The claimants served a respondents’ notice arguing that the order of HHJ Barker QC should be amended using either the “slip rule” under CPR 40.12 or the power to vary a previous order under CPR 3.1(7). Their argument was that the intentions of the judge were clear – namely that the claimants should have an opportunity to amend and resubmit their claims – and this intention would be defeated if the appeal succeeded.


The Court of Appeal held that CPR 17.4(2) is restricted by the language in s.35. This means that the court can only grant permission to add a new claim where it arises out of (substantially) the same facts as are already “in issue”, and a struck out pleading cannot form the basis of comparison for these purposes. Nugee LJ gave the leading judgment on this issue, with which Floyd and Arnold LJJ agreed. However, on the facts, the majority of the court found that the strike out order could be amended under the slip rule to provide that the particulars of claim would be struck out unless the claimants applied for permission to amend, thereby reinstating the previous particulars of claim and allowing the amendments to be considered by reference to them. (Nugee LJ dissented on this point.)

On the scope of CPR 17.4(2), the Court of Appeal said the starting point was that this rule was made in exercise of the power conferred by s.35 of the 1980 Act. As such, by the express terms of s.35(4), CPR r 17.4 could only provide for the court to permit a new cause of action to be added after the expiry of the limitation period in the circumstances specified, ie if it arises out of (substantially) the same facts as are already in issue on a claim previously made in the action. CPR r 17.4(2) must therefore be read as subject to this implied restriction, as otherwise it would be ultra vires.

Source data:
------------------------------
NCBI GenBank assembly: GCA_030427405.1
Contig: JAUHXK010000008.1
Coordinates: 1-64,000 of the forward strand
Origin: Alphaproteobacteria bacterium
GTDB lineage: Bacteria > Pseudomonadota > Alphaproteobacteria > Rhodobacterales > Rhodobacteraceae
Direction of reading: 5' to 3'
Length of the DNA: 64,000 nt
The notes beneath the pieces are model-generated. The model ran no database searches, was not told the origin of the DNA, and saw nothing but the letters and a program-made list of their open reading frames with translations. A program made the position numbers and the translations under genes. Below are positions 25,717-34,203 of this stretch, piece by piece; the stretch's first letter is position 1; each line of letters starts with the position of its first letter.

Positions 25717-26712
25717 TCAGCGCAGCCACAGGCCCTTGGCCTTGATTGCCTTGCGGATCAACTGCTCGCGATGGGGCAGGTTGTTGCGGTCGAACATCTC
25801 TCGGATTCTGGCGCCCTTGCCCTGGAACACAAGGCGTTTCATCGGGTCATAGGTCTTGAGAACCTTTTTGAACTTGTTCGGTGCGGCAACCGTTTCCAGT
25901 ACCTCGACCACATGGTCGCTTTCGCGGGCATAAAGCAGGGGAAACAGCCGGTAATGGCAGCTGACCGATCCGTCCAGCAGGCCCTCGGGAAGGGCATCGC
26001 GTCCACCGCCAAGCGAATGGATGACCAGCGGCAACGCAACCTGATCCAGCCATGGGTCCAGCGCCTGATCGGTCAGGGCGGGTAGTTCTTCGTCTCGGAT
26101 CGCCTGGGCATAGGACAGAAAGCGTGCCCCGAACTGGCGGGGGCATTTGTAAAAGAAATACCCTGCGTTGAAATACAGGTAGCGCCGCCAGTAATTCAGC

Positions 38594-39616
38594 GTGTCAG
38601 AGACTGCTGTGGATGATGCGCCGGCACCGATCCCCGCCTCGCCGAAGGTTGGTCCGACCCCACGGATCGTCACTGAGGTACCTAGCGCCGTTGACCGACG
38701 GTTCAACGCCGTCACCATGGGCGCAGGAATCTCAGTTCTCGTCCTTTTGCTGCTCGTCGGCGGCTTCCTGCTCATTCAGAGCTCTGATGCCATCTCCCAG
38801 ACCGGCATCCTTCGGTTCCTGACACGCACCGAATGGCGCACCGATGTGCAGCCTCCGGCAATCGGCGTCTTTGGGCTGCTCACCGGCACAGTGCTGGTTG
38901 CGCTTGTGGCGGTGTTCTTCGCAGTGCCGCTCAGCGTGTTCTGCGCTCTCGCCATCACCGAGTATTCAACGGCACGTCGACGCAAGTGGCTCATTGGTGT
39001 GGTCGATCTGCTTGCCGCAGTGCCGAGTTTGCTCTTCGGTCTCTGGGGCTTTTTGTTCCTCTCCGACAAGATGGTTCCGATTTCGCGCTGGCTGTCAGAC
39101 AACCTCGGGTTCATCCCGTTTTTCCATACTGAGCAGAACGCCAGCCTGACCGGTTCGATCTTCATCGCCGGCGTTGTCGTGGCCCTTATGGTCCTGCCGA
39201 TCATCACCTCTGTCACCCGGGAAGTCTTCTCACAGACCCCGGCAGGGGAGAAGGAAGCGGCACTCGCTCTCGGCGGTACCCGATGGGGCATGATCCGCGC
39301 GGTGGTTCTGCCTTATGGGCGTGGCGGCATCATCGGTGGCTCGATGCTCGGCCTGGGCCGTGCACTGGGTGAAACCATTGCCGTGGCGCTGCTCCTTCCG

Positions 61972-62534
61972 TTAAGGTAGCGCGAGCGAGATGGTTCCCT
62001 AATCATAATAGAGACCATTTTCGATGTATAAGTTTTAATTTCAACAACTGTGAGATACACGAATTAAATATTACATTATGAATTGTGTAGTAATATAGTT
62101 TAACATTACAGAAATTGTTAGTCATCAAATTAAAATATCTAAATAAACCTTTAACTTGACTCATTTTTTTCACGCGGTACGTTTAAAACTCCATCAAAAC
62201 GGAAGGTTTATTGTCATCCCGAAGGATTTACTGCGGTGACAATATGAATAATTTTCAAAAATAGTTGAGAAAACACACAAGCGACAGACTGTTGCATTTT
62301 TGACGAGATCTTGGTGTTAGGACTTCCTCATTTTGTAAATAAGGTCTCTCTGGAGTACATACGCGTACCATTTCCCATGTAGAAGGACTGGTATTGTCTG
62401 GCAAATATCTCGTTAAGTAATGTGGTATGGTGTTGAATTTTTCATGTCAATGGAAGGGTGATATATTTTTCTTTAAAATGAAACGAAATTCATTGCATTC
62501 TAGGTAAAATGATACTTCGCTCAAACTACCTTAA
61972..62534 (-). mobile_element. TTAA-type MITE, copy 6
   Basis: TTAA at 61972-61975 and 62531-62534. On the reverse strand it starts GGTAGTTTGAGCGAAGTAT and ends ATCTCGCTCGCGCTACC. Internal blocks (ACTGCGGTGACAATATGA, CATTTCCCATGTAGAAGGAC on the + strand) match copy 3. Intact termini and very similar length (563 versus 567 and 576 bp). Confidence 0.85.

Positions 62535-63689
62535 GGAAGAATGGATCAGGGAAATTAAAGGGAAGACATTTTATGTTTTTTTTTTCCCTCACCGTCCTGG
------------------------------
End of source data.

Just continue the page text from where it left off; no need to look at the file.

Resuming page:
In any event, the court held there was Court of Appeal authority which required the words “are already in issue on” to be read into CPR 17.4(2): see Goode v Martin [2001] EWCA Civ 1899.

Nugee LJ accepted, in obiter comments, that it might be possible for a new claim to be brought on the basis that it arose from substantially the same facts to those set out in the claim form itself, rather than the particulars of claim, but this would only be possible where the claim was set out in sufficient detail on the face of the claim form to serve this purpose. That was not, however, something the court was being asked to do in the present case.

Ultimately, as noted above, the majority held that the Court of Appeal should exercise its powers under CPR 40.12 (the slip rule) to vary the order of HHJ Barker on the grounds that the order did not give effect to his intention. That meant that the previous particulars of claim did not stand struck out, and so could be used as a comparator to allow the amendments. The appeal was therefore dismissed on that basis.

Joshua Ryan
Joshua Ryan